New national study finds boxing injuries on the rise; youth head injury rates also concerning
The risk and nature of injury in the sport of boxing has generated a great deal of controversy in the medical community, especially in relation to youth boxing. A new study, conducted by researchers in the Center for Injury Research and Policy of The Research Institute at Nationwide Children's Hospital, examined boxing injuries among participants 6 years of age and older from 1990 to 2008.
During the 19-year study period, an average of 8,700 boxing injuries were treated in United States emergency departments each year, and approximately 2,500 of those injuries were to children and adolescents 6 to 17 years of age. The number of boxing injuries each year increased 211 percent during the study, climbing from 5,361 injuries in 1990 to nearly 17,000 injuries in 2008.
According to the study, released online February 28, 2011 by the American Journal of Preventive Medicine, the most common injury diagnosis was a fracture (28 percent). The hand was the most frequently injured body region (33 percent), followed by the head and neck (23 percent). While the majority of injuries occurred at a sports or recreation facility (54 percent), one-third of the injuries (34 percent) occurred at home.
The most concerning discovery from the study was the similar proportion of concussions/closed head injuries (CHIs) among the age groups (9 percent among 12-17 year olds, 8 percent among 18-24 year olds and 9 percent among 25-34 year olds).
"We expected a smaller proportion of concussions/CHIs among younger boxers, since they generate a lower punch force," said Gary Smith, MD, DrPH, senior author of the study and director of the Center for Injury Research and Policy at Nationwide Children's Hospital. "The fact that young boxers are experiencing a similar proportion of concussions and CHI's as older boxers is extremely concerning given the potential risk of developing chronic traumatic encephalopathy (CTE) with repetitive brain trauma. These repetitive blows to the head may be placing boxers under 18 years of age at risk for neurological impairment and psychological problems due to CTE."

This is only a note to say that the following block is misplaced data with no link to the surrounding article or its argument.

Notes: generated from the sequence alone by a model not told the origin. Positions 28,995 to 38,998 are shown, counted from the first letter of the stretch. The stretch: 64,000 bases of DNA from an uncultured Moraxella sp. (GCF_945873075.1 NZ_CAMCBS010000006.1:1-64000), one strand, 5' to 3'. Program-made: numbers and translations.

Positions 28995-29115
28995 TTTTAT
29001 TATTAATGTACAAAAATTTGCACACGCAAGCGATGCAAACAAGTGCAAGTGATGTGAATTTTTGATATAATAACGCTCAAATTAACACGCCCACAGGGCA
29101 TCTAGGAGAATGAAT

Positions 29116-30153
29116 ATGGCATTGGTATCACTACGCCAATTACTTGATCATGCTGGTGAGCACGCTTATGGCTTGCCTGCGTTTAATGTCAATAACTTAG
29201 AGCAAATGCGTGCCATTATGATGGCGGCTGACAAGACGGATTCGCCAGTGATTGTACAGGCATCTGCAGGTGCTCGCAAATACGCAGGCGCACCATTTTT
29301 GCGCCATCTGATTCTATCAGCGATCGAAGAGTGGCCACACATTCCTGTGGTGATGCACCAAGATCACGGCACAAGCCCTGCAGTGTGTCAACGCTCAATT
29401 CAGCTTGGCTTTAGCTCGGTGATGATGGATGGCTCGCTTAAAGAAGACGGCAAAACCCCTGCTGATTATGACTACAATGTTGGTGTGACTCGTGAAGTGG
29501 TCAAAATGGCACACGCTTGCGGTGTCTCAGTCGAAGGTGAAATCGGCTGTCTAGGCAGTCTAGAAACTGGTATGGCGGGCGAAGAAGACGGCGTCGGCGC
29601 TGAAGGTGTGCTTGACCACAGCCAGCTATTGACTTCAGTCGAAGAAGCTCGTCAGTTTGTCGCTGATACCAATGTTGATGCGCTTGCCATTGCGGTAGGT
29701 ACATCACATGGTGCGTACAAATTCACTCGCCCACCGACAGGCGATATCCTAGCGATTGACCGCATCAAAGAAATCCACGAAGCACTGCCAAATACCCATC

The findings from this study support the position of medical societies that oppose boxing, especially among youth.
"Although there is risk of injury with most sports, boxing is unique because participants are rewarded for intentionally striking their opponent in the face and head with the intent of harming or incapacitating them," said Dr. Smith, also a professor of Pediatrics at The Ohio State University College of Medicine. "The increasing number of boxing injuries, coupled with the potential long-term consequences of these injuries, suggests that increased injury prevention efforts are needed."
This is the first nationally representative study to examine boxing injuries treated in emergency departments. Data for this study were obtained from the National Electronic Injury Surveillance System (NEISS), which is operated by the U.S. Consumer Product Safety Commission. The NEISS dataset provides information on consumer product-related and sports and recreation-related injuries treated in hospital emergency departments across the country. Boxing participation data were obtained from the Superstudy of Sports Participation.